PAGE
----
The Jakarta Post
Indonesia’s 4 million overseas migrant workers and their families are underserved by formal financial services and possess limited levels of financial literacy.
Improving not only access to formal financial services, such as savings, credit, remittance and insurance products, but also awareness of these products and the skills necessary to use them, could greatly improve the well-being of migrant workers’ households.
Access to financial products and financial literacy are of particular importance for managing the vast amounts of remittance funds sent home by Indonesian migrant workers, which total to nearly US$7 billion annually. Starting in 2009, the World Bank undertook a pilot program to assess the impacts of providing financial literacy training to these households.
The program found that financial literacy training for Indonesian migrant workers and their families has significant impacts on financial knowledge and behavior.
Specifically, overall awareness of financial terminology increased, savings rates rose, use of debt declined, awareness of migrant worker insurance improved and budgeting and financial planning habits became more frequent.
Indonesia is the second largest source of labor migration in Asia after the Philippines.
Bank Indonesia reported that as of Q1 2012, there were over four million Indonesian overseas migrant workers working abroad, predominantly in Southeast Asia and the Middle East.
Estimated net remittances by Indonesian overseas migrant workers amounted to $6.7 billion in 2011. In 2011, 68 percent of all Indonesian overseas migrant workers were female, nearly all of whom worked as live-in domestic workers.
These women come mostly from rural areas and from poor households. Thus, most of their remitted earnings flow directly to low-income communities.
Much evidence exists showing the link between access to financial services and poverty reduction.
However, access to financial services remains a major issue for overseas migrant workers before their departure overseas, during their working contract abroad, and after their return home.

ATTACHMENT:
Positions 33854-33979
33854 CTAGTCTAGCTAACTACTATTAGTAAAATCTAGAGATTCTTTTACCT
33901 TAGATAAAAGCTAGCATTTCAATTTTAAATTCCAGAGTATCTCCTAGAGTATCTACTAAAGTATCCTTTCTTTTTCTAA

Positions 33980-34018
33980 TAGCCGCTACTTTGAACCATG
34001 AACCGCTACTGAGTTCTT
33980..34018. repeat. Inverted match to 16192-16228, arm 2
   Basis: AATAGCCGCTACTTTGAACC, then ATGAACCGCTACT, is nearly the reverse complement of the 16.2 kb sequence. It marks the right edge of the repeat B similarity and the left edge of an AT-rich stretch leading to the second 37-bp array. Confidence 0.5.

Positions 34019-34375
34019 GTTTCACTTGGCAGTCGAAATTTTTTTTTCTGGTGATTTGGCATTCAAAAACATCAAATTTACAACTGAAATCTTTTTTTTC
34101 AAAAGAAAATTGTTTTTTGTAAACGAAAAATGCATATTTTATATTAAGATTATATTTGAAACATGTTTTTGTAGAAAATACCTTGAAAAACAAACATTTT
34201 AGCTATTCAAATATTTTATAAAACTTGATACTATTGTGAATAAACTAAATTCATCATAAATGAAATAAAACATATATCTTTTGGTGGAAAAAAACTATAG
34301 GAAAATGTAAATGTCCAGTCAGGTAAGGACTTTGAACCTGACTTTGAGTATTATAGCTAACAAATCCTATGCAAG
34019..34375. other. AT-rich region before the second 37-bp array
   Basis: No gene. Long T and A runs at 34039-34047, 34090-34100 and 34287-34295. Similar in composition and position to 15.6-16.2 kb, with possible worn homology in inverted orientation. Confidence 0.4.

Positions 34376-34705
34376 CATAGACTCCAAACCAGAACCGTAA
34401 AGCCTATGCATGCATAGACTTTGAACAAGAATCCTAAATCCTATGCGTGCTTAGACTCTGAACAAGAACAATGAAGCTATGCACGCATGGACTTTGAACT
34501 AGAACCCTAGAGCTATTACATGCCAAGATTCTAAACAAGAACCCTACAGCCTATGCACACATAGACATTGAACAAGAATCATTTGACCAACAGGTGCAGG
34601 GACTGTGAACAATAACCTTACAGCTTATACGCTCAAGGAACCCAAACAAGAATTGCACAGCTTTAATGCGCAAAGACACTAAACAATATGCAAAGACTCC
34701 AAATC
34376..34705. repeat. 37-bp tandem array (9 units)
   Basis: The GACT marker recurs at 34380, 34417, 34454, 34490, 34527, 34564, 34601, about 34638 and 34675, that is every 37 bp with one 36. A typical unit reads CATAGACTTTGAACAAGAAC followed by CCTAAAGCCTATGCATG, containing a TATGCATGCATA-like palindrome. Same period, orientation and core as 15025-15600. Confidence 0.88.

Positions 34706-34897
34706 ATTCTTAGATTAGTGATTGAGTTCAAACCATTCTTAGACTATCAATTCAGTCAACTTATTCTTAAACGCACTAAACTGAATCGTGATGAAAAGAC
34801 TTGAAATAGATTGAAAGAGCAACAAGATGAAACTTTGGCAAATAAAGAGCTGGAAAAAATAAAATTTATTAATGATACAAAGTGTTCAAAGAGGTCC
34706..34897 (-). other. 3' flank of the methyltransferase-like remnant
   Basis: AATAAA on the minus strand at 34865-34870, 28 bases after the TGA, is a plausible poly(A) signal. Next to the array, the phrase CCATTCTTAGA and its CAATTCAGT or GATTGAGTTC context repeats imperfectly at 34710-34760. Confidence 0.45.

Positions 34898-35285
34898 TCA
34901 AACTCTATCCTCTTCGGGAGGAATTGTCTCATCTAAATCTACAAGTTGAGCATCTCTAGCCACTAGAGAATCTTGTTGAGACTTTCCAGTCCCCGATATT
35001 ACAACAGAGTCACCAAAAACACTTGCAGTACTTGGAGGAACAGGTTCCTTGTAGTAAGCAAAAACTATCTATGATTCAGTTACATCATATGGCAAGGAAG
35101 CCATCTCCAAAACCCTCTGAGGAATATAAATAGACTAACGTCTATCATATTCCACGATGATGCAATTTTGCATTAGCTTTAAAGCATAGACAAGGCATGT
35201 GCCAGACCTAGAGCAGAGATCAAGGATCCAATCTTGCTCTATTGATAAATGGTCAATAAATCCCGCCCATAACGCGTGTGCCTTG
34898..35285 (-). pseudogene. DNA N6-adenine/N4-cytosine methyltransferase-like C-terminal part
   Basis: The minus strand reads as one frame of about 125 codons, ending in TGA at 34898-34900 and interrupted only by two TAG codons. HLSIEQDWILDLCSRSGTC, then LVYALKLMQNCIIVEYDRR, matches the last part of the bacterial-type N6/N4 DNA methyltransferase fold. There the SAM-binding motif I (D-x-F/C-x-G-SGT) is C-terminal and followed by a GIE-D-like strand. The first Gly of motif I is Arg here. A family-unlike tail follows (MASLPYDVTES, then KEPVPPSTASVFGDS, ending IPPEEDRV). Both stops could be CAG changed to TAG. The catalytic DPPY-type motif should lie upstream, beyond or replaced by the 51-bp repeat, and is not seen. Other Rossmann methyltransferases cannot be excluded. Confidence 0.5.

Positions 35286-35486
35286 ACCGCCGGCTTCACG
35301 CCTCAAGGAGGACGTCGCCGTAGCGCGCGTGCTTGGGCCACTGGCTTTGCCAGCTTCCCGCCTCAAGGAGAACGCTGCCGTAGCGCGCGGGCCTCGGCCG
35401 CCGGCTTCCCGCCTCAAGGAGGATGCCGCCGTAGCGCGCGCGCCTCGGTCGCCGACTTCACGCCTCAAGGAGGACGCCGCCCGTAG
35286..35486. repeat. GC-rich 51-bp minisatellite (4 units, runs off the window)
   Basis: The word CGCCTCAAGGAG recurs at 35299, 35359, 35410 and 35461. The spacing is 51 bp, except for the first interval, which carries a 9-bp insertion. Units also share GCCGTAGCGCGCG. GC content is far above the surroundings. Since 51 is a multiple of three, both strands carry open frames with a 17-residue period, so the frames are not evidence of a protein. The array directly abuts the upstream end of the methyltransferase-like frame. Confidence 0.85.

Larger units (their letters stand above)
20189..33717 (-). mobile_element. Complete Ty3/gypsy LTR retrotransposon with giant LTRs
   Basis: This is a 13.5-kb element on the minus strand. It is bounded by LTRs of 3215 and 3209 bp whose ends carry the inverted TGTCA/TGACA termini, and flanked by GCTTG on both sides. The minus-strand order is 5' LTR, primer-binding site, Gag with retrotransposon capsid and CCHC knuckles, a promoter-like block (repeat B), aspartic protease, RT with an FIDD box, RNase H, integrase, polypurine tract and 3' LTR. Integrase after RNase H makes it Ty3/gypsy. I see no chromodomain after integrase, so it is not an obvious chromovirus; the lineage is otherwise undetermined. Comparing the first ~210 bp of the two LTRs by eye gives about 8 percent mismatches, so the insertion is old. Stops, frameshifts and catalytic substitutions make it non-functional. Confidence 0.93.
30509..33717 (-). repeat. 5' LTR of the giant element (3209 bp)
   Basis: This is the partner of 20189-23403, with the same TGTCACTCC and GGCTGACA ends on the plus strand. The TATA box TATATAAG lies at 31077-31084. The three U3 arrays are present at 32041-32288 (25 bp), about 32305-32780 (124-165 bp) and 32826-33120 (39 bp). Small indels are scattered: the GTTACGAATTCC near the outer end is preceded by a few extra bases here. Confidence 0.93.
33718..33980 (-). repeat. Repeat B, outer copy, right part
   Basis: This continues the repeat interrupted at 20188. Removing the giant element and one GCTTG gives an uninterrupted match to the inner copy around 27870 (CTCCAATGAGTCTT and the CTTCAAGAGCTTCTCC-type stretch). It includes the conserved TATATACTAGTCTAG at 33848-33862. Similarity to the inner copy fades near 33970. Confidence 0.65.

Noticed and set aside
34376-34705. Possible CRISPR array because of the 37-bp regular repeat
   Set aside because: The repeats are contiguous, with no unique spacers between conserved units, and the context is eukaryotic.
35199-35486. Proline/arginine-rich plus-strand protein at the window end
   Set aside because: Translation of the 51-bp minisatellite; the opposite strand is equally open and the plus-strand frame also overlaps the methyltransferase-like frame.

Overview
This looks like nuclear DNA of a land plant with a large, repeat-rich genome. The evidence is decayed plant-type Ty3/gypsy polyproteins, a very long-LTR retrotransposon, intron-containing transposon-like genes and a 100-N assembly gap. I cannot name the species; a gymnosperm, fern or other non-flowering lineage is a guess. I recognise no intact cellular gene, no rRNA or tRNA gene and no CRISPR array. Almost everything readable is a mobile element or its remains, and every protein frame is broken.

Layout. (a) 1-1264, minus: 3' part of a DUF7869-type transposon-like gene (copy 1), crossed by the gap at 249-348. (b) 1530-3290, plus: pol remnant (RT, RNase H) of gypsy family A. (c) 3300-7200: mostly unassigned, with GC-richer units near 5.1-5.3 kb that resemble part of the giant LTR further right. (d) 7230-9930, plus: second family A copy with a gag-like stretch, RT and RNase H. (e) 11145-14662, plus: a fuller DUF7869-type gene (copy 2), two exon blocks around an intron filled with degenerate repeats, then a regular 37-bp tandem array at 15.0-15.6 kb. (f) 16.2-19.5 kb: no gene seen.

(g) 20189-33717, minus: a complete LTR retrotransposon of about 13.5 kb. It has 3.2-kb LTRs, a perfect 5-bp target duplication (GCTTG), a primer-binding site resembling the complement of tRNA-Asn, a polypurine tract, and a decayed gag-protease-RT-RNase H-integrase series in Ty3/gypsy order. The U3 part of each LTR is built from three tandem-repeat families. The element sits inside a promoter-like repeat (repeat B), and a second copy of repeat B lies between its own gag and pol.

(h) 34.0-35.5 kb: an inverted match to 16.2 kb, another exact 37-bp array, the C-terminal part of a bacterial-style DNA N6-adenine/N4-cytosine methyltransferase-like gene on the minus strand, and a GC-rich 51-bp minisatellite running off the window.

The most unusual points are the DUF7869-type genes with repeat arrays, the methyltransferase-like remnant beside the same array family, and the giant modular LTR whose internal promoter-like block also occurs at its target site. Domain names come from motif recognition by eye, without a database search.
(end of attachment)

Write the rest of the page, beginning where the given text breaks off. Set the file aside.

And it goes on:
A World Bank diagnostic study of access to finance for overseas migrant workers’ households in 2010 concluded that low financial literacy is a key impediment.
Typically, migrant workers have limited access to information on financial services, such as remittance channels, savings, credit and insurance, as well as limited knowledge of financial planning and management.
These limitations could prevent Indonesian overseas migrant workers’ households from realizing
the full benefit that the overseas income could have on their standards of living.
To address issues of financial literacy, the World Bank in partnership with the government, initiated a pilot program on financial literacy education for Indonesian overseas migrant workers and their families.
This program aimed to understand the impact of financial literacy training on overseas migrant workers’ households and to determine whether training should target the migrant worker alone or should include the family member who would receive remittances from abroad.
The results showed that financial literacy training significantly improved both financial knowledge and behaviors when targeted at the migrant worker and her family. Training the migrant or family member alone had more moderate impacts. Three major areas of financial knowledge are addressed in the program.